Song, a librarian and researcher at Dickinson College since 1997, had returned to China in 1996 and 1998. But his month-long visit in summer 1999 came at a particularly tense time: the tenth anniversary of the Tiananmen Square massacres, the 50th anniversary of the founding of the People's Republic, and Chinese officialdom's alarm over the Falun Gong spiritual movement.

Song's first imprisonment in China in 1971 came about when he tried to start a political book club. But this time, it was his research into the Cultural Revolution, the focus of his academic career, building on his own disillusioning experience as a Red Guard, that endangered him. The official Chinese version of the Cultural Revolution, in which millions of Chinese were imprisoned and killed in revolutionary purges between 1966 and 1976, blames the "Gang of Four" who were toppled after Mao's death.

Before his visit, however, Song had delivered a paper reappraising the role of the late Chinese premier Zhou Enlai. Laying the period's excesses at the door of the popular Zhou, or blaming Mao himself, is treading on sensitive ground in Chinese scholarship. In between meetings with Chinese academics, Song was buying up old Red Guard newspapers and pamphlets from flea markets and bookstalls. According to scholars, these publications printed the speeches of Chinese Communist leaders and sometimes documents from ransacked archives, now three decades old, whose release was never officially cleared. "These kind of materials," says Song, "show historical truth. That's why they feel (like a) great danger to Chinese national security."

About three boxes of Song's research materials were confiscated. More bizarrely, officials charged Song with "secretly transferring abroad materials and documents" weighing about 315kg. Library staff believe this refers to books ordered by Dickinson College from an import-export bookshop in Beijing over the past two and a half years. All the sales, says Song, were cleared by an in-house customs office.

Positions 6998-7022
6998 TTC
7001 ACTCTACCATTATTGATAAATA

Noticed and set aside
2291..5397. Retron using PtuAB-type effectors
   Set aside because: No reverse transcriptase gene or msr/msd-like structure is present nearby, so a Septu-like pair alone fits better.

Song spent the first month of his imprisonment in a 12-foot cell with three other detainees. His glasses were taken from him, leaving him with blurred vision and headaches. His captors fed his fears about his wife, saying she was ill and he could end her incarceration by confessing. While his guards called him "professor", and asked him to teach them English, they continually interrogated him, sometimes late into the night. They told him Helen had labelled him a member of Falun Gong and accused him of ties to its US-based leader, Li Hongzh. Song flatly denied it and insisted on seeing his wife. He was allowed to meet her just twice before her release.

Facing psychological, but no physical, abuse, Song says he kept up his spirits by holding dear a lesson learned in his years in an American college: that academic freedom is fundamental to scholarship. "If this is true," he told himself, "you've done nothing wrong." He insisted to his interrogators that their evidence, the pamphlets he had gathered, showed him to be innocently acquiring materials in the public domain. Song may have fallen victim to the blurred lines in China between what is secret and what is not. The classification nei-bu, for example, covers materials "internal to the government". In the early 1980s, "gathering nei-bu materials for western libraries was a big deal", says Strand. These days, by common practice, it is not.

Michael Oksenberg, a Stanford University political science professor and China specialist, says Song's case was helped by the fact that he was demonstrably pursuing academic research. "It was unfortunate that this man had to pay this price, but we come out of this with both sides a little bit chastened," he says. The release was reassuring, a message to security agents that the law "does not give total leeway to hold anyone that they wish". But it also served as a reminder "that there are security laws in China and it is better not to push the envelope too far".